Less-restrictive policy beefs up MIAC rosters

  • Article by: DENNIS BRACKIN , Star Tribune
  • Updated: September 25, 2012 - 11:37 PM

By letting D-I and D-II transfers keep their redshirt years, more talent has migrated to the league.

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  • Comments

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BigPeteSep. 25, 12 9:19 PM

Thats too bad. They should go back to the old rules. The MIAC should be about brains, not braun

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roymercerSep. 25, 12 9:49 PM

There are two MIACs now - the schools loaded up with D-I an II ringers, and the rest. It's time for the bottom half the league drop out. There's way too much disparity.

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minneg56Sep. 26, 12 7:18 AM

'bout time they got back to having fun! Anyone wh has watched DIII sports can see it's not a job with the allurement of quick profit ... it's a hobby and sporting. Who cares where the athletes come from?

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freedubaySep. 26, 12 7:22 AM

Its the MIAC folks. These kids are going nowhere,(not meant to be an insult.) Let them play and enjoy what is left of their football playing days.

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pcole2001Sep. 26, 1210:37 AM

As noted in the story, the MIAC used to have the most restrictive transfer policy in Division III, more restrictive than even D-III's equivalent of the Ivy League. It was out of step for the league not to honor someone else's redshirt. Nobody can redshirt at a Division III school anymore but people that redshirt elsewhere used to be punished by the MIAC, but nobody else. It wasn't good policy for schools that are enrollment-driven (which is basically everyone in the league except UST).

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truthhurts73Sep. 26, 1210:52 AM

Oh boo hoo Gags after 50 years you no longer enjoy the huge competitive advantage of having a male student body atleast double every other MIAC school (other than UST) and comparatively lower admission standards. Least us not forget the other huge advantage for UST is their FAR lower admissions standards which allow them to accept more D1 transfers than Mac, Carleton, St. Olaf and others. I see this rule ultimately hurting the conference as it excelerates the competitive advantages that already exist.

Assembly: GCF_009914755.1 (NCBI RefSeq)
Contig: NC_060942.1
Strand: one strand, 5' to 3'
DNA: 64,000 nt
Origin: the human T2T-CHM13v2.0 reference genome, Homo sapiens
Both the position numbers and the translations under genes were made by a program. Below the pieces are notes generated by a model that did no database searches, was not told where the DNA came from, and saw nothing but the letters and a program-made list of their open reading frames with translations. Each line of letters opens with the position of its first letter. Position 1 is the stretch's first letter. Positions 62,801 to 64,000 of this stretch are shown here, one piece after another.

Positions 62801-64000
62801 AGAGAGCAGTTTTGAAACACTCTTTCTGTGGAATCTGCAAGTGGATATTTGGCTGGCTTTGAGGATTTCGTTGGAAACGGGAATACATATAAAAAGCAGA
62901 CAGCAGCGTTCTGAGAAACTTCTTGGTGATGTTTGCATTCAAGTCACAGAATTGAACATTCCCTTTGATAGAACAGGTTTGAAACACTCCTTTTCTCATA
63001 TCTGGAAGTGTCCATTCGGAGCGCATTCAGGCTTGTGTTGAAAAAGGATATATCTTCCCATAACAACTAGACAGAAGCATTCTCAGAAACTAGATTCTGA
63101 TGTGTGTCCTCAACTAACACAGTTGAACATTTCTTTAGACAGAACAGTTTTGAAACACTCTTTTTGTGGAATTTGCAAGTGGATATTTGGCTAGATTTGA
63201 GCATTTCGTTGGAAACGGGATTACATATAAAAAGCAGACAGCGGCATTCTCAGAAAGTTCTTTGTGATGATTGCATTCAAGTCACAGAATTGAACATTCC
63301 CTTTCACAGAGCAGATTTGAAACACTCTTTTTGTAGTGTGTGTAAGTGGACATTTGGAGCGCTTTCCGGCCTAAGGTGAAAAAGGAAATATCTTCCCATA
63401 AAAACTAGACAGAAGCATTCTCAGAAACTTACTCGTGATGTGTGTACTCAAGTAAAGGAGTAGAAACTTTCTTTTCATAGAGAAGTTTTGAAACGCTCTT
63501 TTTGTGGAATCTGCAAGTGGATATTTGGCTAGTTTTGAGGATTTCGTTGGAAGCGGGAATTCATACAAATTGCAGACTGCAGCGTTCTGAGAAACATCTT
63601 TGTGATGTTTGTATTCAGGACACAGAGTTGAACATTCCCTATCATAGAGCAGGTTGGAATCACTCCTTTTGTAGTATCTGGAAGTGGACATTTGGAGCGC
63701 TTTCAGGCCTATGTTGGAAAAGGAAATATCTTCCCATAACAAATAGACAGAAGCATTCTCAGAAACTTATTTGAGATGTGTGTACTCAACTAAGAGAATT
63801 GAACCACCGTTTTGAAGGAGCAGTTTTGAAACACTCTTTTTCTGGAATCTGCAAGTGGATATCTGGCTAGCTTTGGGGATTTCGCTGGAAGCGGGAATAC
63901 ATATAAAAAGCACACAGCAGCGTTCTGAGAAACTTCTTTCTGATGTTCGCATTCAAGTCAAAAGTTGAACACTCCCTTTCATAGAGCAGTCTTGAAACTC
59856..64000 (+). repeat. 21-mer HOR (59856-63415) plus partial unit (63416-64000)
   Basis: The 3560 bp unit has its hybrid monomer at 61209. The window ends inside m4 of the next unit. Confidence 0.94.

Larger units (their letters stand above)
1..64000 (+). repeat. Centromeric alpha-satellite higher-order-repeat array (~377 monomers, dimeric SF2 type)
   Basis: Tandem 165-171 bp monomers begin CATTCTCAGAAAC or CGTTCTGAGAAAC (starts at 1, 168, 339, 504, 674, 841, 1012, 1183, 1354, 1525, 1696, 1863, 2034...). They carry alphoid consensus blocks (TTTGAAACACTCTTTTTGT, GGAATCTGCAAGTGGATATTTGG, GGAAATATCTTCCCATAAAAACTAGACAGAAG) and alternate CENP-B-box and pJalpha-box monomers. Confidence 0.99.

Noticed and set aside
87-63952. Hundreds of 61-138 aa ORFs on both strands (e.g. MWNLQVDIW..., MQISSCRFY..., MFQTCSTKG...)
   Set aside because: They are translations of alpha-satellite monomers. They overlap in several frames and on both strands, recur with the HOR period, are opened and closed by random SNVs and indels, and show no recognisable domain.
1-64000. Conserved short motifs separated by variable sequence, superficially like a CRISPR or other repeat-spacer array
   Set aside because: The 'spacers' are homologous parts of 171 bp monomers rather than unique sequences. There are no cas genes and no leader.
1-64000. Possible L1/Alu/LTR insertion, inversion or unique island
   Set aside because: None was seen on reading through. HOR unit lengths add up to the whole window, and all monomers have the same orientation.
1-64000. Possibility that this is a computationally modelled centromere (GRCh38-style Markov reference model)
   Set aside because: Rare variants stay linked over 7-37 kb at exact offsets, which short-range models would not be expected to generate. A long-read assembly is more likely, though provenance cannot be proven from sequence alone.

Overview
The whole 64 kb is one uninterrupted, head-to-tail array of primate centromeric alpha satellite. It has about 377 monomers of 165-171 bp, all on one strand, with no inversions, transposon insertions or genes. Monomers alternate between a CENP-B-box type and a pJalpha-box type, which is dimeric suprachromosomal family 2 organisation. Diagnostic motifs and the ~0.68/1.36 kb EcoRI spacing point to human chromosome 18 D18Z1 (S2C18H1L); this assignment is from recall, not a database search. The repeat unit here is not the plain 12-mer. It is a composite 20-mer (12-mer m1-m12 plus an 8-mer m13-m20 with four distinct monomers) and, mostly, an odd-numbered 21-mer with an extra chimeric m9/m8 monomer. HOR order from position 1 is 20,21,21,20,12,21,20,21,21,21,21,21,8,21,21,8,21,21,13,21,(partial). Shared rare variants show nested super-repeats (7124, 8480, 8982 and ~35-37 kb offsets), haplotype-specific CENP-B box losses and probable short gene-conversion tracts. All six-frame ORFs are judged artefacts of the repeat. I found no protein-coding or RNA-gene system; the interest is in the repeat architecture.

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gopherfan11Sep. 26, 1211:19 AM

I think you meant to write 'Less-restrictive policy beefs up ST. THOMAS roster.' They're ruining the MIAC.

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pehuepSep. 26, 1212:34 PM

As one who has accumulated some perspective on this issue (one son played baseball at St. Olaf, the other football at Gustavus), there is no doubt this policy has benefitted STU to the detriment of everyone else. While a couple of other schools have seen a rise in their football programs, from a total athletic program standpoint STU has simply become too dominant. It would be a shame if the MIAC split over a policy having nothing to do with academics. Maybe those old-timers with their "restrictive" policy knew what they were doing after all.

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minneg56Sep. 26, 1212:36 PM

truthhurts73- what are the admissions standards UST vis a vis the others. Carlton has always been higher than the others- in the '80s and '90s Mac became more 'selective'- but I heard from a pretty good source that by and large UST isn't taking many if any under 27-28 ACT- that's not exactly low standards- what's your take?

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jackson7864Sep. 26, 12 1:08 PM

There is a whole lot of whining regarding UST from others. This is a team, that to date, still trails the likes of Whitewater and Mount Union by quite a few steps. God forbid, anyone strives to attain too much success. Bethel has found a path to success as well in recent years. That path includes a couple transfers, including a key LB that came over from UST. Key building blocks to UST's turnaround like Fritz Waldvogel, Dakota Tracy, and countless others did not transfer into UST. The admission standard argument is a tired one for anyone not named Carleton. The disparity between other schools is marginal at best. If transfers and admission standards were a true corollary Augsburg should be the cream of the crop. They have a large number of transfer and have some of the lowest admission standards, albeit not significantly different than the others.

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